The Numbers Game

New-School Baseball Stats From A to Z

Late and Close: Clutch hitting used to be baseball's equivalent of the Loch Ness monster—often talked about but rarely seen. "And if you look, really look at the 'evidence' of clutch hitting as a true ability rather than happenstance," writes's Rob Neyer, "you find out that, at best, it's a bunch of blurry photos, in the form of poorly constructed studies presented by people who desperately want to believe." More convincing evidence came in the form of large-sample stats like "late and close," which shows a player's batting average after the seventh inning in a situation in which the potential tying run is at least on deck. Sabrefact: A 1989 Elias Sports Bureau study pegged Tim Raines as the best clutch hitter in baseball. He was followed by Jeff Newman, Garth Iorg, Glenn Hoffman, Thad Bosley, and Larry Milbourne.

Moreno, Omar: The sabremetric Antichrist. The Pirate outfielder looked good in a uniform, but he had no power, drew no walks, and was overrated as fielder and base runner—imagine Rey Ordoñez playing the outfield. "There can be no excuse for writing his name on a lineup card," James wrote. Sabrefact: His .343 slugging percentage is only 20 points higher than that of Pirate pitcher Rick Rhoden.

Negro Leagues: Arguably the baseball analyst's toughest call. Just how good were Josh Gibson, Satchel Paige, or Oscar Charleston? Without reliable stats, analysts must weigh anecdotal opinion, like Johnny Mize's assessment of Martin Dihigo: "I thought I was having a pretty good year, down there, but they were walking him to pitch to me." Sabrefact: Bill James puts Negro Leaguers Charleston (4), Gibson (9) and Paige (17) in the top 20 in the New Historical Baseball Abstract.

Illustration by Dusan Petricic

On-Base Percentage: Originally created by Branch Rickey and Allan Roth in the 1950s, and declared an official stat in 1984, on-base percentage (hits, walks, and hit-by-pitches, divided by plate appearances) is the most important offensive statistic because the benchmark of an efficient offense is the ability to get players on base. Sabrefact: The career leader in on-base percentage is Ted Williams, with an astonishing .481 mark.

Pitch Count: You would have thought it would have been intuitive—that as they throw more pitches, pitchers are less effective and more prone to injuries. But until pitch counts became public knowledge, pitching coaches would leave young starters like Dwight Gooden and Fernando Valenzuela out there to throw 140 pitches on chilly April afternoons and wonder why they blew out their arms. Sabrefact: According to Rany Jazayerli of Baseball Prospectus, Oakland's Barry Zito, Mark Mulder, and Tim Hudson each had only one first-half start last season in which he threw more than 120 pitches.

Quisenberry, Dan: The Royal reliever ranks third in the Index of Self Destructive Acts, a "garbage" stat in which Bill James combines wild pitches, hit batters, balks, and errors, behind only Robin Roberts and Pete Alexander. The highest ISDA among top pitchers? David Cone. Sabrefact: Quiz threw only four wild pitches in his career.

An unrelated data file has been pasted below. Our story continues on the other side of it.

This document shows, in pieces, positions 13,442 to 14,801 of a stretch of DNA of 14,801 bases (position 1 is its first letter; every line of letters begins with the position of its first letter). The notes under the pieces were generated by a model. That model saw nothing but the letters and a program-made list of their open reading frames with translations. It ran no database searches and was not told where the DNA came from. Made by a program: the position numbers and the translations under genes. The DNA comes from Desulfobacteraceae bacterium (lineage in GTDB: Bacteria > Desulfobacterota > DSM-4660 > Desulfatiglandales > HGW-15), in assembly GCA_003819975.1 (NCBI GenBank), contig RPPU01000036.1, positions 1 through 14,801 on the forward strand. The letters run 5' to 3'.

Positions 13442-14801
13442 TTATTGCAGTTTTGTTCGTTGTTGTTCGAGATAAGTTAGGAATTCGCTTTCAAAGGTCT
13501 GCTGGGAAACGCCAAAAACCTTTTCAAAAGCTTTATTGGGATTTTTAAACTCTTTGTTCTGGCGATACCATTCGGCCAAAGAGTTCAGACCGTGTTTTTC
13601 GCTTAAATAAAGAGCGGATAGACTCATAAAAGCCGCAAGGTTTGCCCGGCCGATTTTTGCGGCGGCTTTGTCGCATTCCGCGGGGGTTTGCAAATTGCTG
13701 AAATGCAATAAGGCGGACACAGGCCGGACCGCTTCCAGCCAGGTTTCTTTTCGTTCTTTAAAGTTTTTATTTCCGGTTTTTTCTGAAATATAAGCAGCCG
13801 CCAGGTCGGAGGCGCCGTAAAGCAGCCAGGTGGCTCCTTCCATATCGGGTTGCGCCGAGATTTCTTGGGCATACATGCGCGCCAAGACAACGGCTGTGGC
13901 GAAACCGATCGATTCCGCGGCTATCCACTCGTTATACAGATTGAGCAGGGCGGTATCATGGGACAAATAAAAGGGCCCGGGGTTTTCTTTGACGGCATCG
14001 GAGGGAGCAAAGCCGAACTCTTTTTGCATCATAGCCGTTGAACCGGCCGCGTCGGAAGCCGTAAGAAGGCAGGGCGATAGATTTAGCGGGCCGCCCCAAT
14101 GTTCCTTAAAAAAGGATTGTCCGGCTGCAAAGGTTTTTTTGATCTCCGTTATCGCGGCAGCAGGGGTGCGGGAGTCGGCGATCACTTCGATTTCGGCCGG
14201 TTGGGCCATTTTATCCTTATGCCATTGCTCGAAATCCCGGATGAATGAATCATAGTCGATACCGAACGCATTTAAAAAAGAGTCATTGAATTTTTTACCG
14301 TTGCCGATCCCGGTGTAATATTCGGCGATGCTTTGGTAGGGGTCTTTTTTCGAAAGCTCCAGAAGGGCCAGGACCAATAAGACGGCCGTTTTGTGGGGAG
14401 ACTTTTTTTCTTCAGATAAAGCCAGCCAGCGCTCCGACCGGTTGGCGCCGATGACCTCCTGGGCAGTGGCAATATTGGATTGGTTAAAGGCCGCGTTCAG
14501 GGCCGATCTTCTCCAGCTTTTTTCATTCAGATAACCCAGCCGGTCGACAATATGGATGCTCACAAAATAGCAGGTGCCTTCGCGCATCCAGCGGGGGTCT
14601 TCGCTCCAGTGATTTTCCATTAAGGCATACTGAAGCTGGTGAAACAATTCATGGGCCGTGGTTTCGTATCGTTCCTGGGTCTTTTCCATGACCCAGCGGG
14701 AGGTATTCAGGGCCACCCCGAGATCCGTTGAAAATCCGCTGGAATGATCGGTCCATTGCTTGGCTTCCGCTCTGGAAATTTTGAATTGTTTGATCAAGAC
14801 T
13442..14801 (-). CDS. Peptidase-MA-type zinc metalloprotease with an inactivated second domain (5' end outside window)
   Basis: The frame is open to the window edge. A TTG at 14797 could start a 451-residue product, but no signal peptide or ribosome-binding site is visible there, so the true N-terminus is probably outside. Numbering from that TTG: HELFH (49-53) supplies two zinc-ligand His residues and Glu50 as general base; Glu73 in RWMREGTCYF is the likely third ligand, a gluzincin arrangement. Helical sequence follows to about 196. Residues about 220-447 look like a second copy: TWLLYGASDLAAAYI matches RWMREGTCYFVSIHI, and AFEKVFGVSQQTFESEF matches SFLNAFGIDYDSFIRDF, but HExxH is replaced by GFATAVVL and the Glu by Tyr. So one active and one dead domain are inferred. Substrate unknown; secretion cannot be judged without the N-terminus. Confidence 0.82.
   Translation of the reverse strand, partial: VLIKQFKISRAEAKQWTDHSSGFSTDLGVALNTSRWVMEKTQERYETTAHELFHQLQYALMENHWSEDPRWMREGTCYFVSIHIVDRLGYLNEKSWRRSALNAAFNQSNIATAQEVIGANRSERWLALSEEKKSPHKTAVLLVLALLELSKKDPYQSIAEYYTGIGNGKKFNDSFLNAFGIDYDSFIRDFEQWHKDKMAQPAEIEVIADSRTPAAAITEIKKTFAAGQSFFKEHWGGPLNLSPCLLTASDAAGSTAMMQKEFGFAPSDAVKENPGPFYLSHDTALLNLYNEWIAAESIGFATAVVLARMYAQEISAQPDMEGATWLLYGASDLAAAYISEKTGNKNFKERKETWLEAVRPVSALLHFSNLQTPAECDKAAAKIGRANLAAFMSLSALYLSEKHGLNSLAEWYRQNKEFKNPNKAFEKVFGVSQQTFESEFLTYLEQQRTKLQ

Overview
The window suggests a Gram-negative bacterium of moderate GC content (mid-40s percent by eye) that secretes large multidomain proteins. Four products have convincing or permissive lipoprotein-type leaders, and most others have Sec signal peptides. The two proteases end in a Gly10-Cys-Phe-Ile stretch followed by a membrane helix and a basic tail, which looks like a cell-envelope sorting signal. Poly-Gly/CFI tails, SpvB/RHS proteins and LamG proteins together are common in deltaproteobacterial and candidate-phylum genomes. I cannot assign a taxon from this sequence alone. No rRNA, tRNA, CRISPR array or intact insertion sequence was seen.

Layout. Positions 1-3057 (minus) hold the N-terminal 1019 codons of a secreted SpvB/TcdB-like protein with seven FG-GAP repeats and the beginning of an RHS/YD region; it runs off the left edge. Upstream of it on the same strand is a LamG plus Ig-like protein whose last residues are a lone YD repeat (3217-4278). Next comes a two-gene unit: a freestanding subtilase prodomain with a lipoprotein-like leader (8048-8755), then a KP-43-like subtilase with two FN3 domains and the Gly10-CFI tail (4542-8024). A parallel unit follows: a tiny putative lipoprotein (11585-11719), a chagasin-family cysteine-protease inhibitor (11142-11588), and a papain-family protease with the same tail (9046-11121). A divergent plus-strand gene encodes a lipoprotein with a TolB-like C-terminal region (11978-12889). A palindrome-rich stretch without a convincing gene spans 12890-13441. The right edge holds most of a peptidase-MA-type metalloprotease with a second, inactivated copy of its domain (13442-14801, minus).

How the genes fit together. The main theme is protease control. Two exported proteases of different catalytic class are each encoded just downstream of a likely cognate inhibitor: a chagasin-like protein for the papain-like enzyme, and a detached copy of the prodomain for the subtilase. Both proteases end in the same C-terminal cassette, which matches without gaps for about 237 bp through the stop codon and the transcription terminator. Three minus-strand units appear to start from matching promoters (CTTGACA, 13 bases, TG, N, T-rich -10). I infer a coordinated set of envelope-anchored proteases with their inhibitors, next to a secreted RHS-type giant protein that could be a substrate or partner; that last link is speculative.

Range Factor: Chuck Knoblauch notwithstanding, most major leaguers can hang on to a routine pop-up or avoid throwing the ball into the stands, so fielding percentage doesn't give a true picture of a player's defensive abilities. A much better yardstick is "range factor," which shows how many chances a player makes per game. Sabrefact: Cal Ripken's career fielding percentage is better than Ozzie Smith's (.979 to .978), but Smith's range factor (5.02, compared with Ripken's 4.62) means that over the course of a season, Smith would make 65 additional plays.

Secondary Average: Whereas players were once rated almost solely on the basis of their batting averages, this James-created stat—total bases plus walks and stolen bases, minus hits and times caught stealing, the whole thing divided by at-bats—summarizes how well a player does those things that don't show up in batting average. Sabrefact: In 2001, Barry Bonds led the majors with a record .929 secondary average, while Cal Ripken (.175) and Rey Ordoñez (.165) were among the trailers.

Total Baseball: Originally the sabremetric alternative to the Macmillan Baseball Encyclopedia, adding stats like on-base percentage and caught stealing, it was one of the bellwethers of the acceptance of new-school stats when TB superceded the Big Mac as baseball's official record book. Sabrefact: Total Baseball adjusted Ty Cobb's hit total from 4192 to 4189, which means that neither Pete Rose nor his real record-breaking balls are enshrined in Cooperstown.

Urbina, Ugueth: The Montreal Expos' closer is an example of the way relief pitching has changed in the past 20 years. Now a closer like Urbina is brought in only for a "save" situation, and almost never for more than six outs, a clear case in which a statistical definition is driving a managerial decision, and, not coincidentally, protecting the manager from a second-guess. Sabrefact: In Game One of the 1974 World Series, Rollie Fingers was brought in the fifth inning and pitched four and a third innings in an Oakland loss.

Vaughn, Arky: One of the by-products of new-school baseball analysts is that overlooked old-timers get their due. According to James's new Abstract, Vaughn is the second-best shortstop of all time, behind Honus Wagner. Sabrefact: Between 1936 and 1936, Vaughn hit .351 and led the National League in walks all three years.

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